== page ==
National Corrections Reporting Program Resource Guide
About the National Corrections Reporting Program (NCRP)
The National Corrections Reporting Program (NCRP) compiles offender-level data on admissions and releases from state and federal prisons and post-confinement community supervision. The data are used to monitor the nation's correctional population and address specific policy questions related to recidivism, prisoner reentry, and trends in demographic characteristics of the incarcerated and community supervision populations. The Bureau of Justice Statistics (BJS) has administered the NCRP since 1983. The U.S. Bureau of the Census served as data collection agent for BJS until October 2010, when Abt Associates assumed this position.
From 2000 to 2009, NCRP data were archived each year in four, year-specific files that corresponded to the four files that states were asked to submit to the Census Bureau. The four files are: Prison Admissions (Part A), Prison Releases (Part B), Parole Exits (Part C), and Prison Custody (Part D). For example, the 2009 NCRP dataset consists of prison admissions occurring in 2009, prison releases occurring in 2009, parole exits occurring in 2009, and prisoners in custody on December 31, 2009.
Starting in 2011, NCRP data will be archived in a single, multi-year Term Record file. A Term Record represents a single period of incarceration for an individual offender. Each year, the archived Term Record file will be replaced by a new Term Record file that incorporates new NCRP data collected and processed during the previous year, as well as updates to previously collected data. The Term Records were created from the Prison Admissions (Part A), Prison Releases (Part B), and Prison Custody (Part D) records submitted by states since 2000. With a few lines of computing code (included with the archive), an analyst can create a prison admission, release, or custody file from the Term Record file.
In addition to the Term Record file, four additional files are being archived:
- Prison Admissions (Part A), Prison Releases (Part B), and Prison Custody (Part D) records that were not used in building the Term Record file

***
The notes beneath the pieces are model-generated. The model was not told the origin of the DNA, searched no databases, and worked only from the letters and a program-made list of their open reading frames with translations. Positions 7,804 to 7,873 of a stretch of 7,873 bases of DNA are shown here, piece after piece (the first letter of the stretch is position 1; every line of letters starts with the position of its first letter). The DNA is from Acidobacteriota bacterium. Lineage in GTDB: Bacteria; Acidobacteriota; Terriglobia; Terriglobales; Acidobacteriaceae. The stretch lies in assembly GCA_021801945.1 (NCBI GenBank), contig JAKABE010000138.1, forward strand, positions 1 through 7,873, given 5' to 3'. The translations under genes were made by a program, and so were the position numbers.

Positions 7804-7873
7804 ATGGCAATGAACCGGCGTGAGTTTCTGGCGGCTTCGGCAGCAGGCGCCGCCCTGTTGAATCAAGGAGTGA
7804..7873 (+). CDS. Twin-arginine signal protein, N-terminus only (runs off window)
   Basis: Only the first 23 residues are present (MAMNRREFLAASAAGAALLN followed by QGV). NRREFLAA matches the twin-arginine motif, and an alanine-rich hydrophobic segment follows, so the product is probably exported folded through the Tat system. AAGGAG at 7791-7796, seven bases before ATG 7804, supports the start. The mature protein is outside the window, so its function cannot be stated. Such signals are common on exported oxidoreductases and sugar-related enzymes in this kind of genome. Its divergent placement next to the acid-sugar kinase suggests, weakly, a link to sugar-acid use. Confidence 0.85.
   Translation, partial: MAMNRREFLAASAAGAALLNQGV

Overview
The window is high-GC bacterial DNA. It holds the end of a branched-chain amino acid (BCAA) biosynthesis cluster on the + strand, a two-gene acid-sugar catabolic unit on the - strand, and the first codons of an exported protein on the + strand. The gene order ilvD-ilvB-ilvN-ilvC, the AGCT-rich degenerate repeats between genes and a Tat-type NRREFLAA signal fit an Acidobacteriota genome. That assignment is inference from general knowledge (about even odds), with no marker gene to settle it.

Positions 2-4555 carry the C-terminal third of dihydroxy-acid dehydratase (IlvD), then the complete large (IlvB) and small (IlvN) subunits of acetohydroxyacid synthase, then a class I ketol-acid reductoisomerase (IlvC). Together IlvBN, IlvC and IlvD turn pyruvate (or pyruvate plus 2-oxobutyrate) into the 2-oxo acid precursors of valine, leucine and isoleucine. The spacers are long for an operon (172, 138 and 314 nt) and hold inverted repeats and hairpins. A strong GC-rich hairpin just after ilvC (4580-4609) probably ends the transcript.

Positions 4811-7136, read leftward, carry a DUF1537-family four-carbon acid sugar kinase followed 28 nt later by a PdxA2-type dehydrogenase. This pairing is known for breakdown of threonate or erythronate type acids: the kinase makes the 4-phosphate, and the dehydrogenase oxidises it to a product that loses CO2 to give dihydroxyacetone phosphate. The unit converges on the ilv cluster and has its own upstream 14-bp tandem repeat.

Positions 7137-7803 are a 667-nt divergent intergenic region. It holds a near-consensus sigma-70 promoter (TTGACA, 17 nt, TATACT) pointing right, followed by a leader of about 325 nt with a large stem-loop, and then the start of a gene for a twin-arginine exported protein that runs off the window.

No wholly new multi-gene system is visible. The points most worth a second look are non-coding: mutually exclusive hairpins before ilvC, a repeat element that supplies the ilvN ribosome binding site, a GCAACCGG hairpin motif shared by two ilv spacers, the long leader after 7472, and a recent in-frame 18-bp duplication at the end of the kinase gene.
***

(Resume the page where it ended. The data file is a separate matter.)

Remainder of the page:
- Part C (Parole Exit) records collected
- Post-Confinement Community Supervision (PCCS) Term Records
- Post-Custody Community Supervision (PCCS) Records Not Used to Build PCCS Term Records
Abt Associates, in collaboration with the Bureau of Justice Statistics (BJS), has reoriented the National Corrections Reporting Program (NCRP) with the goal of improving its usefulness and reliability for describing and analyzing information about prison populations. Abt Associates and BJS have done this by transforming the NCRP from a year-by-year accounting of prison admissions (A records), releases (B records), and prison stocks (D records) into inmate prison terms. For individual offenders with multiple prison terms, their records are linked chronologically to assemble term histories. Thus, overall, for the period where states have reported to the NCRP, the Term Record file contains a comprehensive dataset of term histories within states.
The NCRP white paper (PDF 711K) provides technical documentation for constructing terms and term Histories.
Using the Resource Guide
The National Archive of Criminal Justice Data (NACJD), a part of the Inter-University Consortium for Political and Social Research (ICPSR) at the University of Michigan, designed this Resource Guide for data users to learn about the National Corrections Reporting Program dataset and to connect to other corrections information sources.